Don’t be fooled into thinking that tricks like taking great care of it aesthetically, or keeping your mileage low, will help. It really is as simple as once the car stops being ‘new’, it isn’t worth as much.

Other factors to consider when buying a car

When it comes to the car itself, simply wanting ‘a nice big red one’ isn’t going to hack it. Under the bonnet there are dozens of variables, and each can make a huge impact to the car's value and subsequent price.

Diesel or petrol?

While diesel engines are more economical, cars with these engines are usually more expensive to buy and fill up at the pump. Petrol tends to be cheaper, both in the showroom and at the petrol station.

Manual or automatic?

If changing gears ranges from anywhere between a bit of an inconvenience to a total nightmare for you, perhaps an automatic car would suit you better.

They eliminate this part of driving completely, and because the car is doing the work for you, your journey may be more fuel-efficient. However, this comes at a cost; pretty much all automatics run more expensive than their manual counterparts.

Engine size?

This is a pretty obvious one, but still worth noting. The smaller the engine, the less fuel it will burn. The bigger the engine, the more fuel it will burn.

However, deciding on your engine size also comes down to what you plan to use the car for. If you’re commuting up and down the motorway on a daily basis, for example, a small engine will struggle to keep up and burn extra fuel to compensate. So be sure to match your engine size to your usage plans, or you could end up spending more than necessary in the long run.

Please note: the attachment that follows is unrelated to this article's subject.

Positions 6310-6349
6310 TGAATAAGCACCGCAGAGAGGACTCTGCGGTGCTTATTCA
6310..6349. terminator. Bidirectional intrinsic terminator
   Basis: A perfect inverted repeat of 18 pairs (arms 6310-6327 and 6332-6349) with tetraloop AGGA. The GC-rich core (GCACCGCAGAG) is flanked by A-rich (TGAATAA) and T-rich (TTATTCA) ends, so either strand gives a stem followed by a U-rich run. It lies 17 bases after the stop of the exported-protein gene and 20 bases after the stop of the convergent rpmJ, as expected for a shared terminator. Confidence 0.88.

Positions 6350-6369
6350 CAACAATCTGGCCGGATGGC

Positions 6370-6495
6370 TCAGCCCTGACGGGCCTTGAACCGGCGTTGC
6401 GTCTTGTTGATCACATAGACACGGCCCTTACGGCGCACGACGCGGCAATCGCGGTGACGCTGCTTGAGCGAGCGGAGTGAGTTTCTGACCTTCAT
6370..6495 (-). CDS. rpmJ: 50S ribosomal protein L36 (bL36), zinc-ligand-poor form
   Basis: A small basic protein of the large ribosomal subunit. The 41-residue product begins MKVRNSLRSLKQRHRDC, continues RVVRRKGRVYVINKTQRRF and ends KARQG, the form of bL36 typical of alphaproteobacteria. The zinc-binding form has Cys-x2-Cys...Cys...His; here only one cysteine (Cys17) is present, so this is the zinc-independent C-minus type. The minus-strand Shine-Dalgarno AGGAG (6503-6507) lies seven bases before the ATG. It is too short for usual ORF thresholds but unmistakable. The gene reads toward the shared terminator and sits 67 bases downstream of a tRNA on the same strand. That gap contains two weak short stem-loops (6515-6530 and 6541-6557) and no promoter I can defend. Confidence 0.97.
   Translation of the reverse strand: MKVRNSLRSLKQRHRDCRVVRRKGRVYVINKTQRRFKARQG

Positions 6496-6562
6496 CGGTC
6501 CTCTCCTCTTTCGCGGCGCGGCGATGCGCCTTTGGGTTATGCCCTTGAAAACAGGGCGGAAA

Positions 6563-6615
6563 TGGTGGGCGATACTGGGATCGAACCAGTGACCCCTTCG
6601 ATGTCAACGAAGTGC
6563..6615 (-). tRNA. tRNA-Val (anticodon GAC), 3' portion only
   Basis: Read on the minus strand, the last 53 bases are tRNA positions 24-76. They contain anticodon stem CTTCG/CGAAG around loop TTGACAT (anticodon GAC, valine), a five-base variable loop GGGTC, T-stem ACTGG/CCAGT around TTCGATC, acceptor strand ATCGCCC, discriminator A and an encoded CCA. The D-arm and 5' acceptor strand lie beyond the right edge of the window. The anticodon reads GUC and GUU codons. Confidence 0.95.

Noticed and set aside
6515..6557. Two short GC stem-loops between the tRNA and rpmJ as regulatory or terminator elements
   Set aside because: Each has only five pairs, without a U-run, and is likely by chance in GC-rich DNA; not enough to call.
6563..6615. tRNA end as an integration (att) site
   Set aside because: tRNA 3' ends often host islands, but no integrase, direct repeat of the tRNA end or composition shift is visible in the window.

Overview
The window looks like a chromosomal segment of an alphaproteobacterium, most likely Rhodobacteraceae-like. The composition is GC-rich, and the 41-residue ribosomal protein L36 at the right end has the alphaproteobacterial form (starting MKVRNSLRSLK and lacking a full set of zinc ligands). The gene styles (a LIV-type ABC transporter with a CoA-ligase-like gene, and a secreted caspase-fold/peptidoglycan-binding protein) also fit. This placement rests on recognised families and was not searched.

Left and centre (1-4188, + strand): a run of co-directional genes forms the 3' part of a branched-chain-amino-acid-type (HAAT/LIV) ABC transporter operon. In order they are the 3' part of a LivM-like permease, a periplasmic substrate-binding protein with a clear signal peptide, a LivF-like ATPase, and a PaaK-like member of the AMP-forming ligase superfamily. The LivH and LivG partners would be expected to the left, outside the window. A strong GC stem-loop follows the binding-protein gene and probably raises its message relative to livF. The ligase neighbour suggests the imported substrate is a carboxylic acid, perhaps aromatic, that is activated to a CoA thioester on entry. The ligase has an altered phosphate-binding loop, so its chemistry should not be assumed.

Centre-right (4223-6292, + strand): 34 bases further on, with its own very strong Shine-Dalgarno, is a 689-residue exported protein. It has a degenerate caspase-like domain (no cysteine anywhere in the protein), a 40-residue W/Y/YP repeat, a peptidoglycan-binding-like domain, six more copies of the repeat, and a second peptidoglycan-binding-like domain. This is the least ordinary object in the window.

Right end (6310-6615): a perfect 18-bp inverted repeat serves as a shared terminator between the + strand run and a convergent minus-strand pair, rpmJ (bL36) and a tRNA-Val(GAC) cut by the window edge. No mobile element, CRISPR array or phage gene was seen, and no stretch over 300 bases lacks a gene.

How about Hybrid?

Car technology is advancing at an impressive rate, and you can get in on that action by investing in a Hybrid car. They are more expensive to buy, thanks to all the swanky tech inside, but you’ll reap the benefits when it comes to running the car.

Check its CO2

A car’s CO2 emissions will affect the amount of road tax you pay. Simply, the more CO2 it emits (and therefore the more it pollutes the environment), the more you pay.

Big car, little car (cardboard box)

Being wise and looking further down the line is a great idea. When it comes to car insurance, smaller cars typically pay less. You can find out the insurance group rating of the car you have in mind at Thatcham Research.

Picking the right car for the best price

The right car varies from person to person. The best way to discover what is right for you is to carefully break down what it is you must have from a car, and what it is you’d really like from a car.

So, an epic speaker system isn’t a must (although it might be something you want), but a big boot to fit a pram, a bike or a bunch of work tools could well be a must. Draw up your list of needs and wants and then find a car accordingly. It will help you streamline your search, which is invaluable when there is so much choice and so many variables out there. Also, there is no point paying lots extra for gadgets and gizmos that don’t appear on either list.

Do your research

Invest a good few hours in research before you even show up at the showroom. If you’re reading this article, that’s a good start! Turn up with a clear head, a list of requirements and a budget. Just the basics will show the salesperson that you’re a serious buyer who is well-informed and knowledgeable.